Dystonia with aphonia, slow horizontal saccades, epilepsy and photic myoclonus: A novel syndrome?

Christos Ganos*, Saskia Biskup, Stefanie Krüger, Aracelli Meyer-Osores, Sibylle Hodecker, Christian Hagel, Ludger Schöls, Kailash P. Bhatia, Alexander Münchau

*Corresponding author for this work
1 Citation (Scopus)


Background: Dystonia with anarthria and/or aphonia is a rare syndromic association. Here we present two cases with slowly progressive, severe generalized dystonia and aphonia, slow horizontal saccades, epilepsy and photic myoclonus. Methods: Detailed clinical data were collected over two decades in the female (index) patient and for nine years in her similarly affected son. Sanger sequencing followed by exome sequencing was performed. Results: Both patients had leg onset generalized dystonia with gradual rostral spread including prominent facial and oro-mandibular involvement. The index patient was anarthric, her son aphonic. Both had saccadic slowing, more marked for the horizontal plane, and subclinical epileptic activity. The index patient also had photic myoclonus and a combined axonal and demyelinating neuropathy. Known genetic causes of similar syndromes were not identified. Conclusion: These cases with caudo-rostrally spreading generalized dystonia with prominent facial and oro-mandibular involvement, severe speech impairment, marked slowing of horizontal saccades, and photic myoclonus likely represent a novel entity.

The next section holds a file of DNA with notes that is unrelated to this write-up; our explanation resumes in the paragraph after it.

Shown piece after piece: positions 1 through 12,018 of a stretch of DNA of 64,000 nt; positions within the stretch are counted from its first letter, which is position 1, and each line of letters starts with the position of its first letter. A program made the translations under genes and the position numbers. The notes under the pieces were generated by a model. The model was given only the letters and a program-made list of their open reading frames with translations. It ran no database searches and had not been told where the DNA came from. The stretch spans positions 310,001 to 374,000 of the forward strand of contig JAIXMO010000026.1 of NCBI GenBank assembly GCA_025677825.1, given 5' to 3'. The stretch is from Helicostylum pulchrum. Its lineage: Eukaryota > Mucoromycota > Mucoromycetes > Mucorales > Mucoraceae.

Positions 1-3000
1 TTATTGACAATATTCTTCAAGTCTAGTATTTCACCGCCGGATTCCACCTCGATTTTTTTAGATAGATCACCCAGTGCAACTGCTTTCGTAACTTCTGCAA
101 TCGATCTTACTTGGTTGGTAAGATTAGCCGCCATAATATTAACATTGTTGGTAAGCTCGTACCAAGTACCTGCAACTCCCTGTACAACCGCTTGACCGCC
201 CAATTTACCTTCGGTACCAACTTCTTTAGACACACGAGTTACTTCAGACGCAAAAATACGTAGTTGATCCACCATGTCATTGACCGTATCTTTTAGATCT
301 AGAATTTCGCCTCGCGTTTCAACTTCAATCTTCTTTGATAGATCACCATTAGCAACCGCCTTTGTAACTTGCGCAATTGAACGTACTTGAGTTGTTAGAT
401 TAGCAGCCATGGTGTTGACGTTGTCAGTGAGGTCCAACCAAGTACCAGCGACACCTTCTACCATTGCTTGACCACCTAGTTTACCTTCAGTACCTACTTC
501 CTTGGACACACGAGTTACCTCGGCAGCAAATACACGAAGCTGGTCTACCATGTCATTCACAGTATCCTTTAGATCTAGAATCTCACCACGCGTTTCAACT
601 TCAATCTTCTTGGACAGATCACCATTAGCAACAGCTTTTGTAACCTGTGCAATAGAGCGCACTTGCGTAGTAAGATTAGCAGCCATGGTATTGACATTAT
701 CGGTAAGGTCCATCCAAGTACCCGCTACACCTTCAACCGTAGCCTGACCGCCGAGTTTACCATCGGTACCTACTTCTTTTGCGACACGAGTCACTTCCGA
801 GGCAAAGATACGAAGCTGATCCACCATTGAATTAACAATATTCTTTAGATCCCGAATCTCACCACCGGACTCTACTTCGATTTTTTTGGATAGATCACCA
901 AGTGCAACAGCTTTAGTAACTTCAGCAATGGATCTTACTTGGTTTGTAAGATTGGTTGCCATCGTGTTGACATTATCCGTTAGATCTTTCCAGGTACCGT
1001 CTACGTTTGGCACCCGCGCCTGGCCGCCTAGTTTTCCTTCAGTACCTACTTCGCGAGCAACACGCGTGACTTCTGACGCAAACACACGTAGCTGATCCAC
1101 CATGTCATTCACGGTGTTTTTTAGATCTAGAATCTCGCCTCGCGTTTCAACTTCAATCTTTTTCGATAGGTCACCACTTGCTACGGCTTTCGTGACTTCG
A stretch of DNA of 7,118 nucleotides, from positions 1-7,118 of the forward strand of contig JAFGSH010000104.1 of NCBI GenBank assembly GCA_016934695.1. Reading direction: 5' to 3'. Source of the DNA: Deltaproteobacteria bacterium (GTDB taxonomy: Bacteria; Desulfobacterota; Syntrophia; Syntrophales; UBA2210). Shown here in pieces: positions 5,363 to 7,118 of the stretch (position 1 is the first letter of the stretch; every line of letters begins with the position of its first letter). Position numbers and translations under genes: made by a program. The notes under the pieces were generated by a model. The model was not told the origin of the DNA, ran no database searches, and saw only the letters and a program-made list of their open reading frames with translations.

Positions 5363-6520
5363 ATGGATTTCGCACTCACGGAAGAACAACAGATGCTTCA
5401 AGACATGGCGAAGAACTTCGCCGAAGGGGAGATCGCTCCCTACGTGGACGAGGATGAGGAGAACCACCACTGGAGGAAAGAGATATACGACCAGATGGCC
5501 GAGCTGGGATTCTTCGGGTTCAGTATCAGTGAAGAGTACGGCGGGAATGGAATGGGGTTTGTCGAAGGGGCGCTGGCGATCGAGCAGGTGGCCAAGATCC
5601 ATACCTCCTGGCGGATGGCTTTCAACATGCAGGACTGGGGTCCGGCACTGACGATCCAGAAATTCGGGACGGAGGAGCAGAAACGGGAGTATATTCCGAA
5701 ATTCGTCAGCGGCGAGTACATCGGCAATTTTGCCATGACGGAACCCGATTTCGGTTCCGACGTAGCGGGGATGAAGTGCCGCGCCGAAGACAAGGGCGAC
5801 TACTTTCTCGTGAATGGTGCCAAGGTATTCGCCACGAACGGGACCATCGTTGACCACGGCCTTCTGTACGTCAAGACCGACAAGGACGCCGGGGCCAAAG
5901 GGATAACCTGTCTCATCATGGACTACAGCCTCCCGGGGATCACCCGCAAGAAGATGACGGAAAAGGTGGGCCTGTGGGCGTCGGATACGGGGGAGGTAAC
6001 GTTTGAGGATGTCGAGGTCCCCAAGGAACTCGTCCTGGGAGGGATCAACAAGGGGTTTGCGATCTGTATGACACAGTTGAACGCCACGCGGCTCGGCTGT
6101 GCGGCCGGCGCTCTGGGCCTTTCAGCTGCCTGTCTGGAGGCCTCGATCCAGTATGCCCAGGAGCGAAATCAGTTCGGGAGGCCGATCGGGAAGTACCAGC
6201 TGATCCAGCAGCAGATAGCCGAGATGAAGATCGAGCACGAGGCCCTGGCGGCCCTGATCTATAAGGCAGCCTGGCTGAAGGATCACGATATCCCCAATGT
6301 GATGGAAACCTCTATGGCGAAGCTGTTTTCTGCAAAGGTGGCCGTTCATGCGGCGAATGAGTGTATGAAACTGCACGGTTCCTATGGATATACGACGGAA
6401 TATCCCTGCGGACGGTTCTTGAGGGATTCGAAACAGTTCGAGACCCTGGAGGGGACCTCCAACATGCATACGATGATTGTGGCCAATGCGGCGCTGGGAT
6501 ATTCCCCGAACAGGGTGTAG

Original languageEnglish
JournalParkinsonism and Related Disorders
Issue number3
Pages (from-to)328-331
Number of pages4
Publication statusPublished - 01.01.2014


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